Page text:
SEATTLE — Seattle Mayor Jenny Durkan announced Wednesday that the city's COVID-19 testing efforts at its two hubs are being transferred from the fire department to UW Medicine beginning July 31.
These include the city's current operations at the SODO Testing and Vaccination Hub and its Aurora Testing Center.
The Seattle Fire Department will continue vaccination efforts through its mobile team and at the SODO hub through July 31. After that, vaccinations will be available at pharmacies, community health centers and health care providers.
This, according to Durkan, is part of the city's transition away from testing and vaccination efforts and turning them over to its partners so that it can focus more on reopening and supporting businesses.
Durkan was joined by local officials as well as the Public Health—Seattle & King County Interim Director Dennis Worsham, who also took the opportunity to emphasize the need to continue testing and vaccination efforts.
“If you are not vaccinated, the virus will find you," Durkan said, also urging anyone going into the city's indoor public spaces to wear a mask regardless of vaccination status.
Since June 2020, the Seattle Fire Department (SFD) has administered nearly 800,000 COVID-19 tests, with 25% of Seattle's residents using the free service.
In January 2021, SFD was the first emergency response agency in the entire state to begin administering COVID-19 vaccines, with its mobile teams alone reaching nearly 35,000 people.
To date, Seattle has spent roughly $20 million on COVID-19 testing and vaccination efforts, according to officials. The majority of the cost is expected to be reimbursed through FEMA.
"We’re reopening, we’re welcoming people back, but we’re not out of the woods," Durkan said.
The press conference took place shortly after Gov. Jay Inslee delivered an update on the state’s response to the COVID-19 pandemic, announcing that the state is now recommending universal masking in indoor public spaces in counties where transmission levels are "high" or "substantial" per the CDC guidance.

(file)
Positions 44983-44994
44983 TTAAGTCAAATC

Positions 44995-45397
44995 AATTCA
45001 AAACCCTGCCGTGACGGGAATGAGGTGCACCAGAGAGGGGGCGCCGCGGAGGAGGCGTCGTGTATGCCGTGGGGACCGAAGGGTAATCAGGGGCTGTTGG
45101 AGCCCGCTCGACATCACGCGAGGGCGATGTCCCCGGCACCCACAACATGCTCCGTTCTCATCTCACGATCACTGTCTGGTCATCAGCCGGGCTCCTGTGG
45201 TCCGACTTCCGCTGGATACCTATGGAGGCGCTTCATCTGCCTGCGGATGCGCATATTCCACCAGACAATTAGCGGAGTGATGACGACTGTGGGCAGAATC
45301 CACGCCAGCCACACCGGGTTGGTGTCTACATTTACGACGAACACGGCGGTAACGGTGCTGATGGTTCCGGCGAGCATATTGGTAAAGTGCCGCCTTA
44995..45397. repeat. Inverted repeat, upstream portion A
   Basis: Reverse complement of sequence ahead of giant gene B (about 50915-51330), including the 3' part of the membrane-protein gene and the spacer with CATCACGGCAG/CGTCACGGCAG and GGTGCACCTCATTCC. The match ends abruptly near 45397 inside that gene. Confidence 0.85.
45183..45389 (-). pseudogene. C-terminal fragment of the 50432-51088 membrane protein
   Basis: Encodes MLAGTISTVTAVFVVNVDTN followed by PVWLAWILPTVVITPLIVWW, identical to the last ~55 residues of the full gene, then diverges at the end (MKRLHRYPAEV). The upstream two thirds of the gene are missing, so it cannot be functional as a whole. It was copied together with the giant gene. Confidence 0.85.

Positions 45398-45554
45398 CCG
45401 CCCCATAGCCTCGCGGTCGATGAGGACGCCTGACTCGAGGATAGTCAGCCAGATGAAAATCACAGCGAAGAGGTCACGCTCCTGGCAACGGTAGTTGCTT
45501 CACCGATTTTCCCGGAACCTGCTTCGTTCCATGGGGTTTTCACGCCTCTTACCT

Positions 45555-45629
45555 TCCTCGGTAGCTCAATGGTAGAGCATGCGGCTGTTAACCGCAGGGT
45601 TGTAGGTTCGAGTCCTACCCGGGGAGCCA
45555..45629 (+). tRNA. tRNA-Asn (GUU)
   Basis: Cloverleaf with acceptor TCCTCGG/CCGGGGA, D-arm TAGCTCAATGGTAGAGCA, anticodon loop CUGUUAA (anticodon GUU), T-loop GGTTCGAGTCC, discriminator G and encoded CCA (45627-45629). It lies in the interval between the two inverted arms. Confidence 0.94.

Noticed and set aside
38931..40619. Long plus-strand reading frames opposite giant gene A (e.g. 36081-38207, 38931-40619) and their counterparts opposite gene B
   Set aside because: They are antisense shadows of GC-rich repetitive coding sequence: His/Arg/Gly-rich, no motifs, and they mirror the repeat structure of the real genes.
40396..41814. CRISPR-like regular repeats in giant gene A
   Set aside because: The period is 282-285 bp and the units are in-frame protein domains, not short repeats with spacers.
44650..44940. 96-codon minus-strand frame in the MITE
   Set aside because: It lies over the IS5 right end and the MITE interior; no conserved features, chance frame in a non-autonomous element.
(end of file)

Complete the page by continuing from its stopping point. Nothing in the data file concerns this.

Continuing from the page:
“We know the dominant variant today is the delta variant, it is twice as infectious, it is more likely to cause serious illness and it is easily the most dangerous mutation to date of this virus. And we know it is trending upward," Inslee said Wednesday.
King County is among this group, as well as more than half of the counties in Washington state.
King County Health Officer Dr. Jeff Duchin updated his masking recommendation on Friday, saying, “I know this is frustrating and disappointing to many. It certainly is to me. I didn’t want to be in this position.”
King County was the first large county in the U.S. to reach 70% of eligible residents completing their COVID-19 vaccine sequence. The masking directive was lifted for fully vaccinated residents on June 29. On that same day, Durkan announced that 80% of eligible Seattleites had received at least one dose of a COVID-19 vaccine.
Then, on June 30, Washington state fully reopened its economy, scrapping virtually all of the restrictions put in place during the pandemic.
Now, almost exactly one month later, King County and Seattle are bracing for a possible reversal in masking mandates and a potential revamping of vaccination and testing efforts as the delta variant surges across the state.
Correction: A previous version of this story said UW Medicine was taking over COVID-19 vaccinations at city hubs.